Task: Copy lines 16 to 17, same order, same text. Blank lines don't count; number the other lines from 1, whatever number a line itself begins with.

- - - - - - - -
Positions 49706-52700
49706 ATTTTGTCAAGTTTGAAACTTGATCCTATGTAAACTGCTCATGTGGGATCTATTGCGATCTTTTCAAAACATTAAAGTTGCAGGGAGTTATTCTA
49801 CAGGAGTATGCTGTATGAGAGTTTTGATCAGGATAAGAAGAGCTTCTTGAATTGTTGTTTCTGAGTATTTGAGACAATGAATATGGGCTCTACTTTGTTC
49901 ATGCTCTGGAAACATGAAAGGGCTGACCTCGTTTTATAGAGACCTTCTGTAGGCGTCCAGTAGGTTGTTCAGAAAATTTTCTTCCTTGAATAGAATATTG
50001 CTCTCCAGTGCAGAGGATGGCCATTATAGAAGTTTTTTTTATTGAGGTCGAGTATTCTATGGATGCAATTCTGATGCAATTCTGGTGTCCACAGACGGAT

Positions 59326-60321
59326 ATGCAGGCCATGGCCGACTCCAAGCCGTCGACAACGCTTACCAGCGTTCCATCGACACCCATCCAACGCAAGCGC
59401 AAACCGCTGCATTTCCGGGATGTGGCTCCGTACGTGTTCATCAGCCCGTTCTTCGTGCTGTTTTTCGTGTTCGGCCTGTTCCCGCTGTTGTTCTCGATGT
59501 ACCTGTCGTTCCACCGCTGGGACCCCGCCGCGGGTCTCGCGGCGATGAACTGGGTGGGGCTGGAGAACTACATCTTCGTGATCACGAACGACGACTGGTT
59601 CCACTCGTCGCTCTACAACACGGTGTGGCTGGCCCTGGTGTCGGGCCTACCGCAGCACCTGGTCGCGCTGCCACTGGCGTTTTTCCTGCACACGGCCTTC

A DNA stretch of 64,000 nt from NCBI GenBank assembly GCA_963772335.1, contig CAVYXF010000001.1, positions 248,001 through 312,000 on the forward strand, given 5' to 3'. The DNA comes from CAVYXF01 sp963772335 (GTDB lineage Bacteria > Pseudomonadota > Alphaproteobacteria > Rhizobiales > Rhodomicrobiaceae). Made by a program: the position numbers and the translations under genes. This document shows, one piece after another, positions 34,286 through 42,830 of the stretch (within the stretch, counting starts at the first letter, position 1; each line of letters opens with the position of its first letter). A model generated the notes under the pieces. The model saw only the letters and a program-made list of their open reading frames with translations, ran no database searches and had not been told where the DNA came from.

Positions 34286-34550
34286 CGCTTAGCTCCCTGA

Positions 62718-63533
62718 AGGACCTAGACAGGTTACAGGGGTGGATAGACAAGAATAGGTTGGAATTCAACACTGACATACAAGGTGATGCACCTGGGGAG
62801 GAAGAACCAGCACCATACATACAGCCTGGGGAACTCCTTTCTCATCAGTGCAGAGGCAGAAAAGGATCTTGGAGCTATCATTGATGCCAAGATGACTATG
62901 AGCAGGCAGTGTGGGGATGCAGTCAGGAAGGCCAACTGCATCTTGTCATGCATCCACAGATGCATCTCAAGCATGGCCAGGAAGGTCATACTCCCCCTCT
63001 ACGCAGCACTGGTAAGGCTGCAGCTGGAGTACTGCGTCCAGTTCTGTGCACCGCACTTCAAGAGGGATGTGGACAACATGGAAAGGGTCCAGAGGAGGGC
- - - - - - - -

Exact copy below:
62801 GAAGAACCAGCACCATACATACAGCCTGGGGAACTCCTTTCTCATCAGTGCAGAGGCAGAAAAGGATCTTGGAGCTATCATTGATGCCAAGATGACTATG
62901 AGCAGGCAGTGTGGGGATGCAGTCAGGAAGGCCAACTGCATCTTGTCATGCATCCACAGATGCATCTCAAGCATGGCCAGGAAGGTCATACTCCCCCTCT